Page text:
June 18, 2013

Is ordinary transmission of WiFi (wireless) signals affected by people moving around or waving their arms? Apparently not; the widespread use of WiFi attests to its robustness in the face of such common events.

However, that is not the whole story. WiFi signals are affected by environmental motions; small changes in air currents cause small Doppler shifts in the frequency of the signal. The wireless system tolerates those shifts, since it works in a completely different frequency range. What if we used a system that was sensitive to such motions? We could then send a signal via the wireless system by waving our hands. And we could do it with a device in the next room, since wireless passes through walls.

That's the idea behind a new system of gestural control being proposed by a group in the Computer Science department at the University of Washington. They call it WiSee. The idea is to intercept the tiny fluctuations in the WiFi signal that are due to -- intentional -- human motions, and use them. In their testing, they use the motions for purposes such as changing the TV channel or turning out the lights.

In their initial work, they explore what it takes to get a meaningful signal. They test the system with several gestures and test for interference from background motions by other humans.

This is very much a work in progress; even the paper listed below is in progress. Using gestural control of devices is not new; what is new here is integrating it into the common wireless system. It's quite basic at this point, It will be interesting to watch their progress.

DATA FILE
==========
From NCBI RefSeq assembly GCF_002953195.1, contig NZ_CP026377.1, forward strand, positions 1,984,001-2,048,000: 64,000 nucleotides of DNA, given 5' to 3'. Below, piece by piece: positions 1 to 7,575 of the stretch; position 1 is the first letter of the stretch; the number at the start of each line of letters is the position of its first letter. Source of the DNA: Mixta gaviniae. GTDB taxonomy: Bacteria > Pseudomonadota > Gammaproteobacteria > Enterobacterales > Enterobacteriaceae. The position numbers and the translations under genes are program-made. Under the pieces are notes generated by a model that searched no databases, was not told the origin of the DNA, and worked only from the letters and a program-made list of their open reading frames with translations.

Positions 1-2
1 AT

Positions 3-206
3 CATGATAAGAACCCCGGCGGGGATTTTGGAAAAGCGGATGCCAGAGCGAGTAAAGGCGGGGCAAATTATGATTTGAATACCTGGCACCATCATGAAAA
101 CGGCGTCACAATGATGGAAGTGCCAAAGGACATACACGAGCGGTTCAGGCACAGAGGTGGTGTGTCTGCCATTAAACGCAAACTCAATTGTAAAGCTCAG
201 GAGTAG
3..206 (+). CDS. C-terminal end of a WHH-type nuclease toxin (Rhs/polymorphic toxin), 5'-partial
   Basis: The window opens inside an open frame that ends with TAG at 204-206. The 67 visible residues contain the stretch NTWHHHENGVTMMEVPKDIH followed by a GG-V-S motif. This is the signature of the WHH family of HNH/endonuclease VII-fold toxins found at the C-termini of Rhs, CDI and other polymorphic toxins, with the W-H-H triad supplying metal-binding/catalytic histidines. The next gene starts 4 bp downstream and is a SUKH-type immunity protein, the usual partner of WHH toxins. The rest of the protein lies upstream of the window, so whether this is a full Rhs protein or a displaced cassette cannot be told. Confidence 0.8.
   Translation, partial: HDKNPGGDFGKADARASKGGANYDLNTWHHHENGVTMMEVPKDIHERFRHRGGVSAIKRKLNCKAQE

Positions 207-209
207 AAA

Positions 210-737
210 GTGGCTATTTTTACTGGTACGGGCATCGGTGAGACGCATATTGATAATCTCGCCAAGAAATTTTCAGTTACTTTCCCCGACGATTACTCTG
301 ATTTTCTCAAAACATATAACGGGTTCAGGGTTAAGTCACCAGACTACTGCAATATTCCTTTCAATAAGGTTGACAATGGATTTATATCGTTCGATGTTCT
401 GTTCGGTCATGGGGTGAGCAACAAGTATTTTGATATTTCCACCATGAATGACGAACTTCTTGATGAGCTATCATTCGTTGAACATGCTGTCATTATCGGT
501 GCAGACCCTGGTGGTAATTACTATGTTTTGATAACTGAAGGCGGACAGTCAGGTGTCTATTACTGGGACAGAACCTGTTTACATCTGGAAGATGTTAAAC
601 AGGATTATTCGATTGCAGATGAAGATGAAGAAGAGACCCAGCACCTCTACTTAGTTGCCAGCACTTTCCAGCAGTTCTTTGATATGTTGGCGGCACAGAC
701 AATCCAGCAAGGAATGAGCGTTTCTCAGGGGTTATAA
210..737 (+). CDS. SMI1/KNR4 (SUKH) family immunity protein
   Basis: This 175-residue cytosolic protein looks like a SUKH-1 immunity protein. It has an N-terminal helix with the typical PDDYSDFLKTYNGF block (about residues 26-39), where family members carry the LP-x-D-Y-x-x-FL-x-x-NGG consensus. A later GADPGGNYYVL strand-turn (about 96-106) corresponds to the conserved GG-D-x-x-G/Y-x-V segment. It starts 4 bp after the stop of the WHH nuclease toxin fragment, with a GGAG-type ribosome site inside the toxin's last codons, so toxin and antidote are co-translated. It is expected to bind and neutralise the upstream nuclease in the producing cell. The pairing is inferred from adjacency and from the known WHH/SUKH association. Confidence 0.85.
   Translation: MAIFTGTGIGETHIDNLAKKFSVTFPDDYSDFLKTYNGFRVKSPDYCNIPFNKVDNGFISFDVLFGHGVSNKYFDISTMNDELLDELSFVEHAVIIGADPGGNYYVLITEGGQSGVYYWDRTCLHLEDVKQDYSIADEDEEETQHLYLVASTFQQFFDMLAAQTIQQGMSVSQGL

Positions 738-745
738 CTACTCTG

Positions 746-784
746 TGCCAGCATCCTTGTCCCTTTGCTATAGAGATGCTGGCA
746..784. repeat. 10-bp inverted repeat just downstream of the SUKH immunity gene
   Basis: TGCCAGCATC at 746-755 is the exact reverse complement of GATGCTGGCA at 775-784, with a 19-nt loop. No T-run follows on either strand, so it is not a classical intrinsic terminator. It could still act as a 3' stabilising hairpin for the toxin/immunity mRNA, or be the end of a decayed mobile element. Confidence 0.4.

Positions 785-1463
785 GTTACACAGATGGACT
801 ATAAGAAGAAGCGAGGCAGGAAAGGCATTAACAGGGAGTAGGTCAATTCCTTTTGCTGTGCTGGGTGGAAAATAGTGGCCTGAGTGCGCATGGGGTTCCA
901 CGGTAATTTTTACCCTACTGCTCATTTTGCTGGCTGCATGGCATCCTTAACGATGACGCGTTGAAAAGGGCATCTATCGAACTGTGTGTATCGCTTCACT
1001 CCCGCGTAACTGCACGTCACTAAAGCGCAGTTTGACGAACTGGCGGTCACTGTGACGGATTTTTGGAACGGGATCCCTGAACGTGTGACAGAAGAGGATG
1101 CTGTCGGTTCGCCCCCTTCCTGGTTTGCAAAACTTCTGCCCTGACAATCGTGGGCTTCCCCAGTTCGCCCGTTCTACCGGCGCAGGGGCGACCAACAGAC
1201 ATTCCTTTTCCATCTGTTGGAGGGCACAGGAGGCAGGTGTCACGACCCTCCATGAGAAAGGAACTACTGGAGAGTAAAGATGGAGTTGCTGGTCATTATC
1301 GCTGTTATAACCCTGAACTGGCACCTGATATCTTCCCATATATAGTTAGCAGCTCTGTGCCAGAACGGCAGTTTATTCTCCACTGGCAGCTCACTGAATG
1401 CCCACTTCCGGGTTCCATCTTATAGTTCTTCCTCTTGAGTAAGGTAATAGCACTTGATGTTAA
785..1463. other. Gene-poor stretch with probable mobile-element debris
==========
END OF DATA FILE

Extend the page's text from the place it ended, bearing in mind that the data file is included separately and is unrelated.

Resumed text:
News story: Using your WiFi for gesture recognition. (Kurzweil, June 5, 2013.)

WiSee web project site: WiSee.
* It includes a linked paper: Q Pu et al, Whole-Home Gesture Recognition Using Wireless Signals. It is labeled as a "Working Draft", and has not been peer-reviewed. It is planned for presentation at a meeting this coming Fall. The paper describes the system at various levels, with some basics, but also some technical information for those so inclined.
* It also includes a short video (with narration), which explains and illustrates the system. The video is also available at: YouTube.

More about wireless: Quiz: What's the connection... (February 14, 2012).

More about Doppler effects: A galaxy far, far away: the story of MACS 1149-JD (October 12, 2012).

Also see: Can computers talk to each other? Could it be a new type of security threat? (June 18, 2014).

Barium, breast milk, and a Neandertal

June 17, 2013

How long did a Neandertal mother breast-feed her child? A new article gives an answer.

Let's look at the results; then we will discuss how the method works.

The graph shows the results for a single tooth. It plots the barium (Ba) content of the tooth enamel on the y-axis vs "time" -- the tooth age -- on the x-axis.

The Ba value is shown as the ratio of barium to calcium (Ba/Ca). It is shown times 104; that is, the upper value of 1.6 is actually 1.6x10-4. (It's not well-labeled! No matter, the graph clearly shows what we want, which is how Ba varies over time.)